We have reported previously about the changes in law that now permit more new businesses in Cuba. Cuba dismissed a great number of workers and said they could create businesses. We heard of small, independent businesses. But apparently new businesses really are coming to life. Now, there are bars and nightclubs operated by Cuban citizens. Previously, there were only paladares and casas particulares, which were homes that served meals and homes that rented rooms on an overnight basis.
I would have thought that these establishments would be enjoyed only by foreigners, because of the lack of money for most Cubans. But apparently, some Cubans have extra money to attend such places once in a while.
The Generation Y blog contains an article called “WILL THEY SURVIVE”, with a photograph of a new bar called La Rosa Negra.
The gist of the article is that the government has historically cracked down on such businesses, saying they have gone too far. Recently we heard of paladares that had more tables than permitted, were serving extravagant meals to foreigners, and even serving beef, which is illegal. In fact, I have friends who were in Havana with a group recently and ate at one of these paladares. I replied that I had not seen or eaten anything like they described two years ago when I was there.
Following are quotes from Yoani Sanchez’ article:
“Between the ugly concrete buildings and the mansions with gardens, timid spaces for entertainment are emerging. A neighborhood that for decades was condemned to nocturnal boredom, a slice of the bedroom city, now sees glowing signs and bars offering drinks springing up here and there. Comfortable cafes, bars, gyms, and hairdressers flourish with the rebirth of self-employment. Among today’s entrepreneurs, few were a part of the wave of tiny private businesses that appeared in the mid-nineties. So they have no memory of the trauma of being shut down, of governmental will strangling them with high taxes, absurd restrictions, and excessive inspections.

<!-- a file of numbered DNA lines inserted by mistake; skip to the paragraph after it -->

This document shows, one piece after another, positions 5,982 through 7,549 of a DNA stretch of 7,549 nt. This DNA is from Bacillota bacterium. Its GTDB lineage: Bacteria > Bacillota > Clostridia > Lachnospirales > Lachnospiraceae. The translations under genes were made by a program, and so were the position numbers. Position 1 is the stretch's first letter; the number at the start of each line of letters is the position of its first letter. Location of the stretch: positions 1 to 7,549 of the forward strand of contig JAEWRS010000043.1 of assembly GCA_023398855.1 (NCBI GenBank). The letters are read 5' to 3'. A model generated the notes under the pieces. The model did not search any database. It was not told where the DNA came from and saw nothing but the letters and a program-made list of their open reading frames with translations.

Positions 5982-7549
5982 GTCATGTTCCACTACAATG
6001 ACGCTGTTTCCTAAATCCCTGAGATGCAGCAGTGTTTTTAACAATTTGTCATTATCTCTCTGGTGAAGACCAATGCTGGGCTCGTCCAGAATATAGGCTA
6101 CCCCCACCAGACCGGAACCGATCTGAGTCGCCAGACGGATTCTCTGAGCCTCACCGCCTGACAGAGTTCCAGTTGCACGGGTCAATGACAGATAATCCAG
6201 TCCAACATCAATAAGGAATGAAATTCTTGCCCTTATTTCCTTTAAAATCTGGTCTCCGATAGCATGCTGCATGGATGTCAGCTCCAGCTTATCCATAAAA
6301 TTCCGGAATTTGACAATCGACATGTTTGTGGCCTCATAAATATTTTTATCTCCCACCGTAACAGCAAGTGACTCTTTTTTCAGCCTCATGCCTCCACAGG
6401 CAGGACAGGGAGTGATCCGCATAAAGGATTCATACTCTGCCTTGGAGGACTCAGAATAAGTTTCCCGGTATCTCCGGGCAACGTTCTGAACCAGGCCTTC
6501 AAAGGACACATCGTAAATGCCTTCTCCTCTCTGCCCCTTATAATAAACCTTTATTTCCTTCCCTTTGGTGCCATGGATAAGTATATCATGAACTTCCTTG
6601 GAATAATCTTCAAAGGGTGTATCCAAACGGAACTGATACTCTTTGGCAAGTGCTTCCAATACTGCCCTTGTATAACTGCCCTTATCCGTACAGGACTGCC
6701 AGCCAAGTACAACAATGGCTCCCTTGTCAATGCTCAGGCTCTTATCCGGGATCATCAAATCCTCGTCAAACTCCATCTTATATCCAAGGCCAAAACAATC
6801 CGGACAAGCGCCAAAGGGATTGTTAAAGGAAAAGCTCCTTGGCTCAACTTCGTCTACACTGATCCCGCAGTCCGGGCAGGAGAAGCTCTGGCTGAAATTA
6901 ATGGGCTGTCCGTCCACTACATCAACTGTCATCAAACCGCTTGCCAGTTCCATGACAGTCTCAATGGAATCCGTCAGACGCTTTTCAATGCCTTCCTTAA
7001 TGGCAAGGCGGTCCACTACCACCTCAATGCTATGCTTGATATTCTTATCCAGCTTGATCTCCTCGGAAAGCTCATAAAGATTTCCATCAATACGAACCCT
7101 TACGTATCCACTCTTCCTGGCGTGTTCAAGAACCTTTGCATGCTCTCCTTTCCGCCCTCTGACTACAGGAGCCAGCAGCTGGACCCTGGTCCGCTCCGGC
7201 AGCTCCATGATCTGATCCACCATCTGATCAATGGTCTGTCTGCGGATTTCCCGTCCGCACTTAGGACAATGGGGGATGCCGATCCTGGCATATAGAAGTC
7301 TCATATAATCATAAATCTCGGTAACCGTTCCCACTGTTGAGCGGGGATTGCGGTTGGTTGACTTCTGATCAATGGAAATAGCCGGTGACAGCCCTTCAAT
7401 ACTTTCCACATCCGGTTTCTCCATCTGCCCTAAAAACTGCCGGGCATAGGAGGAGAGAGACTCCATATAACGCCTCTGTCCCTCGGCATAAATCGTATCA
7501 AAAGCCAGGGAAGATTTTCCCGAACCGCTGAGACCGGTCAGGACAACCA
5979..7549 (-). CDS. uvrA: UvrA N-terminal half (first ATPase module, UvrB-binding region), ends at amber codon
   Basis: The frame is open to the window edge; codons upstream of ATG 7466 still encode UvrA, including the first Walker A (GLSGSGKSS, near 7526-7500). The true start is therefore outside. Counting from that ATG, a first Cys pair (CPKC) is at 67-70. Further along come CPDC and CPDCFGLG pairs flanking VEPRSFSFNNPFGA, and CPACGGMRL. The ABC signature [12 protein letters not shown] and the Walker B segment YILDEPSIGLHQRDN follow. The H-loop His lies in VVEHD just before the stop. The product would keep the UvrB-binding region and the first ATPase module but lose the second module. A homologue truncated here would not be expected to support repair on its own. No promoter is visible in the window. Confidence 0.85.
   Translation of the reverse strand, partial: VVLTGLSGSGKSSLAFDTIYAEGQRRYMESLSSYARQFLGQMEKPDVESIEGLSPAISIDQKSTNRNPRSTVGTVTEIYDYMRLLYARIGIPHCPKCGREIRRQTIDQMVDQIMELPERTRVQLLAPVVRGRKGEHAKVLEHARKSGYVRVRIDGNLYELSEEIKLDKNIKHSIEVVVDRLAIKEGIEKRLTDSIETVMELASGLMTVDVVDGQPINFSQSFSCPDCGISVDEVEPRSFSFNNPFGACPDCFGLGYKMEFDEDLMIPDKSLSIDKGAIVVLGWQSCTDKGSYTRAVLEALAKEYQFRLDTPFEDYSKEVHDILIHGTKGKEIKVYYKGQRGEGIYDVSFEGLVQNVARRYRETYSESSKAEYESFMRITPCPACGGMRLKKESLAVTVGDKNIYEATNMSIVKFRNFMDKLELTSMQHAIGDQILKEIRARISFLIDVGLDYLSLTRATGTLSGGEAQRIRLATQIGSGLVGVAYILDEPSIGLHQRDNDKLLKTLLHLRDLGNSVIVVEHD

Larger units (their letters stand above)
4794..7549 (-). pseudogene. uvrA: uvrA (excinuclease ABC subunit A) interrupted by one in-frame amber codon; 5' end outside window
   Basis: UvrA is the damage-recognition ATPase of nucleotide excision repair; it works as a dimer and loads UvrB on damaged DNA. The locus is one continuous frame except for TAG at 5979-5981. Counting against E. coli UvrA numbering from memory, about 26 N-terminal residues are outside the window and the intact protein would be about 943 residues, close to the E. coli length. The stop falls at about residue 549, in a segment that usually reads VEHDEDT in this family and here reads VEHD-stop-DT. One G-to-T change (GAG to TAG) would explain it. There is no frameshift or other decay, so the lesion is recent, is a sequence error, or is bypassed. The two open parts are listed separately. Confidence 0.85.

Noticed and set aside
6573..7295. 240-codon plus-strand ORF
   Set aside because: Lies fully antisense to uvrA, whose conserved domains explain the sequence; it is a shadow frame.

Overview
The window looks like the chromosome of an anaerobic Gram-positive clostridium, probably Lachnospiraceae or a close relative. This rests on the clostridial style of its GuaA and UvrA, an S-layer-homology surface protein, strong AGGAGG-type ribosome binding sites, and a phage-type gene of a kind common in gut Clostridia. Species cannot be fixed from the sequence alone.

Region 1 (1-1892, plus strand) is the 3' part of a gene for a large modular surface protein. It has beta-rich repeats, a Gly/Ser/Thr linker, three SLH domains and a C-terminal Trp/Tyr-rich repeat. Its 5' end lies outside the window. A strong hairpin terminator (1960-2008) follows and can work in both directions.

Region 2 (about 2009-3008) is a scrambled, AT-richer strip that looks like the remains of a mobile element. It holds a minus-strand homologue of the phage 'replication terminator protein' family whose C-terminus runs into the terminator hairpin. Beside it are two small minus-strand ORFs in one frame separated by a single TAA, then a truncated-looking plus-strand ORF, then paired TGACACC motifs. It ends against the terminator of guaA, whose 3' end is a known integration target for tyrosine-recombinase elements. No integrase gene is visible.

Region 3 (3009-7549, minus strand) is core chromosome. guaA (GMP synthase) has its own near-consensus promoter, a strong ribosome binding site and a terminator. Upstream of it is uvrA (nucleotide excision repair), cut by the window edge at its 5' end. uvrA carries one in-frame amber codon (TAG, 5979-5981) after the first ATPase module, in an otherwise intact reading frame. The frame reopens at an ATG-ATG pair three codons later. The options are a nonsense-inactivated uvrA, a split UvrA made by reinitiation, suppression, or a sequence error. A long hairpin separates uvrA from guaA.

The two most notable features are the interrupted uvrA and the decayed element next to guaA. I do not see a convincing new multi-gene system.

Along with the timbiriches — the tiny businesses with few resources — places are also opening that compete in beauty and efficiency with the best hotel on the Island. Works of art on the walls, carved wood furniture, lamps made to order by local artisans, are some of the details this new class of impresarios use to decorate their premises. Word spreads quickly: “They’re opening a Mexican restaurant on that corner”… “A Swedish chef has come to give classes to cooks planning to open sites in Central Havana”… “On that balcony they serve the most exquisite paella in the country.” It would seem that such an influx of creativity is unstoppable and that they will not be able — as they did in the past — to cut off a sector whose quality exceeds the State establishments.
The neighborhood has become a destination for people after they leave 23rd Street or the Malecon in search of recreation. But a certain uneasiness still keeps us from enjoying the impeccable tablecloths and the waiters in ties; some questions wash over us with every spoonful we taste: Will they survive? Will they let them exist, or will they return to eliminate them?”